I’m pleased with my creativity and the flavor was just fucking awesome on this one, but I ate it just as fast as I made it — in the five minutes it took me to figure out from the foreign language directions how to put the spiralizer together, wind the pepper through it, and reheat the ribeye in a skillet to keep the nice rare/medium rare temperature.

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Party: bison meatballs and beer cheese soup

I only wish I’d taken better photos of the food my friends and I worked for so long to make! This stuff really tasted like a gourmet, fancy-fancy meal. It took us nearly an hour and a half to make, but it was worth every bit of time spent drinking wine in the kitchen. We laughed and made joke after handjob joke about our pal’s ability to grate a huge block of cheese like a champ.

I was so nervous to have these ladies over to my house, as I am with letting anyone in my space, but moreso because I’m just getting to know these coworkers a little bit more outside of work. I have a hard time letting people into my space and wondering what they’ll think of my house. Will they like it? Will they notice that the trim along the baseboards isn’t yet the same paint color as the baseboards? Are my floors too dirty? Will they like my dogs, or think I’m utterly feral? What if I overcook the food, or it just sucks, or I forget something integral to the meal? My anxiety kicks into high gear when I let people into my very private space. It’s an intimacy with other people that I have a hard time creating.

I didn’t do any shoving-stuff-into-the-closet-at-the-last-minute maneuvers, but I do still get the tail-end of the “I just moved three months ago” excuse. I made my bed…what more could anyone hope for?

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I found the recipe for these meatballs and the Greek yogurt-based sauce at the last second, thirty minutes before my pals were supposed to be at my house and I was still at the grocery store. I’m forever running late because I’m at the grocery store, now. We only made a few modifications to the recipe, as follows:

  • Instead of using cumin seeds and coriander seeds, I used the ground spices and whole fennel seeds without grinding them. It didn’t matter and the flavors blended nicely.
  • In the sauce, I used about a cup of cilantro instead of a cup and a half. I just didn’t have any more than that.
  • I used shredded-up gluten-free bread. It worked fine, but I wish I’d used a little more bread to hold the meatballs together a little better. I also used almond milk instead of cow milk, per the usual.
  • Instead of a jalapeno, I used a portion of an anaheim chile, because that’s what I had on hand.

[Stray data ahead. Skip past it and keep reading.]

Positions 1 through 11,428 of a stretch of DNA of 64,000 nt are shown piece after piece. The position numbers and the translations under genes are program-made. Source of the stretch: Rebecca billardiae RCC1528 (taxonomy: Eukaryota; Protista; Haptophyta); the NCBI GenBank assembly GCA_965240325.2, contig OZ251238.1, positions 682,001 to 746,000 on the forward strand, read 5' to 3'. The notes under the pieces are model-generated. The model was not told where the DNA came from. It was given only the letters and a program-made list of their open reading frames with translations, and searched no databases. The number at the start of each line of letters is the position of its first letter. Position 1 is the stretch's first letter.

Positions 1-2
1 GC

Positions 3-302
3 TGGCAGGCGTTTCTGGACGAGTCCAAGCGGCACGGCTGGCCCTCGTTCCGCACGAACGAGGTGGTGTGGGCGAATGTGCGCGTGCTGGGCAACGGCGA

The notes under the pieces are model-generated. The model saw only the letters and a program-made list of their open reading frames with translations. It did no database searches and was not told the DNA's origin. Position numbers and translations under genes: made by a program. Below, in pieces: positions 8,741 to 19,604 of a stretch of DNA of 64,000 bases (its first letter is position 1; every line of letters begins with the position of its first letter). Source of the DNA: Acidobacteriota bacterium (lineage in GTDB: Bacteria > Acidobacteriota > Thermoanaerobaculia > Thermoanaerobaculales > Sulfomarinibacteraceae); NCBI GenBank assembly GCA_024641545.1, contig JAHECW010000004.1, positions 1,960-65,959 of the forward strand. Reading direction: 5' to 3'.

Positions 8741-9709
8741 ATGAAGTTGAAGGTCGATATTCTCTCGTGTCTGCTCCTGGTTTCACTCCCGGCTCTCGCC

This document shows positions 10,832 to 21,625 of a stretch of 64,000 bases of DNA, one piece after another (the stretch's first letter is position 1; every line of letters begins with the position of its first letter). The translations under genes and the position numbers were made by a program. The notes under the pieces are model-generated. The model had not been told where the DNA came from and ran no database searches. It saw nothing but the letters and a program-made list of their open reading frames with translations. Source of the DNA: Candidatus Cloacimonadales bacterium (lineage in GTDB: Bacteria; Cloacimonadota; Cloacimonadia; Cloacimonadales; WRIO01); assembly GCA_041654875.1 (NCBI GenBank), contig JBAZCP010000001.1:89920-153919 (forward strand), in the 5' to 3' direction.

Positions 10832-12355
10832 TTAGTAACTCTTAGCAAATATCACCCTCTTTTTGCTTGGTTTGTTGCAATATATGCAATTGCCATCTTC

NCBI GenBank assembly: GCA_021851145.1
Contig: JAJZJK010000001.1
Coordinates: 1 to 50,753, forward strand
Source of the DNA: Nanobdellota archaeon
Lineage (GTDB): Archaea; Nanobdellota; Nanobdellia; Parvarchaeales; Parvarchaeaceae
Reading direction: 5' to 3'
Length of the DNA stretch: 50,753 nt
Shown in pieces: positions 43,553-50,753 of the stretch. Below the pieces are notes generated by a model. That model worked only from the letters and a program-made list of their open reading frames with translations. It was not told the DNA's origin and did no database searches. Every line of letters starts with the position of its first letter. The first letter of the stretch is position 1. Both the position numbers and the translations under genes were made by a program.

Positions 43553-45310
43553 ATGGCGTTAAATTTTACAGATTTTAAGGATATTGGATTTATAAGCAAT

• I didn’t use extra cilantro or allspice in the meatballs, because there just wasn’t any.

And, of course, everything came out perfect. I’d highly recommend doubling or tripling the sauce recipe — I couldn’t get enough of it — and using it on salads, or as a dipping sauce for veggies. It was a cool, creamy, herby sauce and I can’t wait to make it again.

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Remember when I said I accidentally learned to make beer cheese soup from Martha Stewart? Yeah, I just made a bigger pot of the stuff. It was just so rich, creamy, and beer-y. I barely made it through my bowl, and was happy that one of my pals took the rest home to her boyfriend. There was no way I could handle that dense of a soup twice within a few days.

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Even my dog, Tiger Tail, got a meatball to celebrate her graduation from Pre-Agility and Performance Prep at her dog school. Isn’t she adorable? No more pinch collars for us! I feed my dogs high-quality dog food and give them mostly vegetable scraps as treats, but this time she deserved a little something special. 🙂

Bison ribeye sandwich

If there’s anything that should make me feel like a grown-up, it’s paying for and cooking $13/lb bison ribeyes in the house I just bought, in the kitchen I’m remodeling. And yet, I mostly don’t feel like an adult. When does that part of adulthood happen, where we all feel like we’re actually grown up now? Ever? When we get wrinkles?

I thawed the meat, but forgot that the blood drips out of paper-wrapped cuts of meat and wound up with runny blood all over my fridge. Fortunately, it only touched things in jars and didn’t ruin any other food. As I moved the bloody mess from the fridge to the pan, I giggled a little when I dripped blood on the floor, the stovetop, and my dog. I felt like Dexter.

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This was too easy to make. I just cooked the ribeye to my favorite beef temperature — rare, and as raw as is safe — and pulled it from the heat. I sauteed some sliced baby portobella mushrooms in butter, toasted the bread, added greens, and topped it with a new chipotle mayonnaise I found at the grocery store.

That particular mayonnaise wasn’t a great combination with such an awesome, rich, flavorful cut of meat because it was overpowering, but I’ll surely save it to dress up the occasional boring turkey sandwich.